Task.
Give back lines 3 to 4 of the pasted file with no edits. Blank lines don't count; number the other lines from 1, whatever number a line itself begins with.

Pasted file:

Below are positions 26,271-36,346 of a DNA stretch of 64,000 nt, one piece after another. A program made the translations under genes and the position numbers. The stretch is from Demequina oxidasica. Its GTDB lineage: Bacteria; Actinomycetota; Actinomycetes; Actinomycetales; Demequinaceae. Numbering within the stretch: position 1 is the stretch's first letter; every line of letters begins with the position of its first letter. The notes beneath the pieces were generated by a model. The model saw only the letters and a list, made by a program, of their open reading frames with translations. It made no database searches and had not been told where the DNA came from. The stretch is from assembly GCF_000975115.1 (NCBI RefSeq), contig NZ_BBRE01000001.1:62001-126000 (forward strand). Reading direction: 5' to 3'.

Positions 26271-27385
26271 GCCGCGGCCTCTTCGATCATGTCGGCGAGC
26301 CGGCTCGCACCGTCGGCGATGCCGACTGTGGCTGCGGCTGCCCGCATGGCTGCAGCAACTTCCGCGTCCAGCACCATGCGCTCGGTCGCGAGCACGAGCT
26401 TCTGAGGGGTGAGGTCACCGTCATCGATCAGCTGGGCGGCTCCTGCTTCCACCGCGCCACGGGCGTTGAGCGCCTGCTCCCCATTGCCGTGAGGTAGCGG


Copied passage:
26271 GCCGCGGCCTCTTCGATCATGTCGGCGAGC
26301 CGGCTCGCACCGTCGGCGATGCCGACTGTGGCTGCGGCTGCCCGCATGGCTGCAGCAACTTCCGCGTCCAGCACCATGCGCTCGGTCGCGAGCACGAGCT